abdominal walls with both hands. If the latter manceuver 
is effective, a proper abdominal support must be worn. 
Here the pain is probably caused by traction of the mesentery 


S p 

d V / 

/ h 

r a p y 

on the spine. The drag of the abdomen in obese subjects 
will cause lordosis and strain on the sacro-iliac articulations. 

In chronic appendicitis backache may be present and 
is increased in severity after fatigue. Byron Robinson has 
shown that the appendix is frequently in contact with the 
psoas muscle and may, therefore, be bruised by the action 
of this muscle. With the patient in the recumbent posture 
sudden extension and flexion of the thigh on the trunk will 
often elicit severe pain. On the other hand, the pain is 
relieved when both thighs and knees are partly flexed in 

Aneurism of the thoracic aorta is characterised by sharp 
paroxysmal and lancinating pains. Anginal attacks are not 
infrequent when the aneurism is located at the root of the 
aorta. The pains often radiate down the left arm, up the 
neck or along the upper intercostal nerves. In aneurism 
involving the descending aorta, one of the most frequent 
symptoms is pain and Huchard, referring to this form of 
aneurismal neuralgia, says that when one is dealing with 
persistent pain of long duration which cannot be explained, 
which resists ordinary medication and which is either in-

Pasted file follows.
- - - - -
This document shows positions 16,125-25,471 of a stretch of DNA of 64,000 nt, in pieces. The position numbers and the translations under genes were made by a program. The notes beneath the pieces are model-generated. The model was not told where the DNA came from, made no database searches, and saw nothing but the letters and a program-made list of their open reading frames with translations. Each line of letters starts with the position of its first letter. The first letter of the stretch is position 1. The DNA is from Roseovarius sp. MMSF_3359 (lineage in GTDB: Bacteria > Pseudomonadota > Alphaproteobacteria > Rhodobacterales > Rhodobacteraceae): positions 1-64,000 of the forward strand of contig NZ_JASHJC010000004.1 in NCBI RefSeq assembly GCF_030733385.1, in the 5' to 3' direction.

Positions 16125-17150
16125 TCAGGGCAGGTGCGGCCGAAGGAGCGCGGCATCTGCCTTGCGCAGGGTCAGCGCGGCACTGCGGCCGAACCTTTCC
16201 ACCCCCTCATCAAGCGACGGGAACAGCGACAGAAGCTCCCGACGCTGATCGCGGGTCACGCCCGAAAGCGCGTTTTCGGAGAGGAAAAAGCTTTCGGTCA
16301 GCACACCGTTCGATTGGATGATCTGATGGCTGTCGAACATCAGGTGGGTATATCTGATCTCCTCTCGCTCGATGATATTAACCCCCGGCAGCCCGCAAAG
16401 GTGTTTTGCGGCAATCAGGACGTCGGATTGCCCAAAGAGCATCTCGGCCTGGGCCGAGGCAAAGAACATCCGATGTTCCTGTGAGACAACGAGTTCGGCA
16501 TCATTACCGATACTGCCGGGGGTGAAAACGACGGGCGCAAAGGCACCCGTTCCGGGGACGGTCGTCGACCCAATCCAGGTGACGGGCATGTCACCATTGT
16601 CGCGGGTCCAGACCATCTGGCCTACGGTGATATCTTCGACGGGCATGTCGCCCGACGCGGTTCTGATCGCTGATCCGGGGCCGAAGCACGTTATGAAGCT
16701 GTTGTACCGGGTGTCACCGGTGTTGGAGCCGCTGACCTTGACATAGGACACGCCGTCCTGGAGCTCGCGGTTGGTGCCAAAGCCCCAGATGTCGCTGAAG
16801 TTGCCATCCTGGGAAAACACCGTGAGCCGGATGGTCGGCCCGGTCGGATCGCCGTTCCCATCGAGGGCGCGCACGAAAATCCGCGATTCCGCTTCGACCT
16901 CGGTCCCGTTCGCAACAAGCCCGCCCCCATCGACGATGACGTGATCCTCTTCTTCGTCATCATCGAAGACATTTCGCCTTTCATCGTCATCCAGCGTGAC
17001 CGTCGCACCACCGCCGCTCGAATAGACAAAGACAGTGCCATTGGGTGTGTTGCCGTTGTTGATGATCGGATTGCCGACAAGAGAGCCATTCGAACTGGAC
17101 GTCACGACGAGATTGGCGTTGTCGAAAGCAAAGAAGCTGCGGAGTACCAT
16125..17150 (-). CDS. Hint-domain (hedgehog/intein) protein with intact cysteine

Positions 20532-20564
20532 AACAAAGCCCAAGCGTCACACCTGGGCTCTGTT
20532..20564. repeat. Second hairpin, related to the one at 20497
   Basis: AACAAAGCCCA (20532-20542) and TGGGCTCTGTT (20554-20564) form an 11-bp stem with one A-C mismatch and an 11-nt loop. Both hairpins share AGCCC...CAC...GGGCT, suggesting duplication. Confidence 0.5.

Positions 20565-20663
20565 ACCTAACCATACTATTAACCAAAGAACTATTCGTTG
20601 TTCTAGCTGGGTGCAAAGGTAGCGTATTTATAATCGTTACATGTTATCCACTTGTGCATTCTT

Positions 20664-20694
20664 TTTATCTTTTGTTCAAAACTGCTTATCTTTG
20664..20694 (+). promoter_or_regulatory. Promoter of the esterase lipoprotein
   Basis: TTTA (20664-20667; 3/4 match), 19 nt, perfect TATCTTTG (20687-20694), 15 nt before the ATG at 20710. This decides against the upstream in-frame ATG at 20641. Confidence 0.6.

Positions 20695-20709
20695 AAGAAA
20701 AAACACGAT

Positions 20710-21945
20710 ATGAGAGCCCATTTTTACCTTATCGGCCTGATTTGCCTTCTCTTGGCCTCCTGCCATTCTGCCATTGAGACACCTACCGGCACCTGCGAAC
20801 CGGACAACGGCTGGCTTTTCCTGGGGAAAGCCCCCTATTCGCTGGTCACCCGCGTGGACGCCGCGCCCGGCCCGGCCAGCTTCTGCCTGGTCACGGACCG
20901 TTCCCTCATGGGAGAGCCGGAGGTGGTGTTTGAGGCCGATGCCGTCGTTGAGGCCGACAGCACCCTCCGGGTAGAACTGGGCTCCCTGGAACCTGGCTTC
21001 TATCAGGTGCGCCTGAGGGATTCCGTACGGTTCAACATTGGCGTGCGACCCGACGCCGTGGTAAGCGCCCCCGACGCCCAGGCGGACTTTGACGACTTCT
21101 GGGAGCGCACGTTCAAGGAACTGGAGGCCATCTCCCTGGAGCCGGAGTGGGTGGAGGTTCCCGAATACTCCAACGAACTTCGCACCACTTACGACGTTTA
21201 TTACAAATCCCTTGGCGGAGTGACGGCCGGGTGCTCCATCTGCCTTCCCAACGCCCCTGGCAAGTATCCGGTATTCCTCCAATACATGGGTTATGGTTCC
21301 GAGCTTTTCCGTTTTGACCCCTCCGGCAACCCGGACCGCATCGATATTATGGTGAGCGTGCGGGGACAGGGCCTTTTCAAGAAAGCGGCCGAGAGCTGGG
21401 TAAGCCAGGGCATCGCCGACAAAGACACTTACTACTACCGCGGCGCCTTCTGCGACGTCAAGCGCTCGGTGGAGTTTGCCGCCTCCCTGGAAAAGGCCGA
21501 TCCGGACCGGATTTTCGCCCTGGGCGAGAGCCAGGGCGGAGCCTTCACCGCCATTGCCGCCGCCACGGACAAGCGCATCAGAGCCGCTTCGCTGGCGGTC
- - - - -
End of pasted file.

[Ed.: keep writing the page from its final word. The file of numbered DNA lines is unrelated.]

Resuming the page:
creased or diminished in severity in certain attitudes of the 
patient, one should always consider aneurism as a probable 
diagnosis and, if no tumor can be demonstrated, one must 
have recourse to the x-rays for additional evidence in 

If backache is caused by pelvic disease, palpation of 
the ovaries and movements of the uterus should reproduce 
the pains from which the patient suffers. The pain from 
uterine affections is often located in the upper sacrum and is . 
described generally as a dragging sensation. In sucllS 
instances retro-flexion is the most common cause. 

Referring to the pains of pelvic inflammations, Kellyl 

B a 


makes the following pertinent observation: Inflammatory 
pain has a definite habitat. . . . The pain of inflanmia- 
tion is a fixed point ; it is never in one place to-day and then 
at some remote part of the body to-morrow, one day in the 
shoulder and the next in the foot or calf of the opposite leg. 
. . . . It is a safe working hypothesis to conclude that 
a patient who complains of a definite pain and who from 
day to day and week to week is definite in her complaint as 
to the character and seat of the pain, has some gross lesion. 
Garrigues*' divides pelvic backaches into two varieties : 

1. When pain and tenderness are located at the 4th and 

5th lumbar vertebrae (spinal-center for the internal 
pelvic organs) ; 

2. When a tender spot can be located on either side of 

the 2nd sacral vertebra. 

The latter variety is caused by a cellulitis of the utero- 
sacral ligaments. 

Garrigues contends that in the norm the utero-sacral 
ligaments are so elastic that the uterus can be brought for-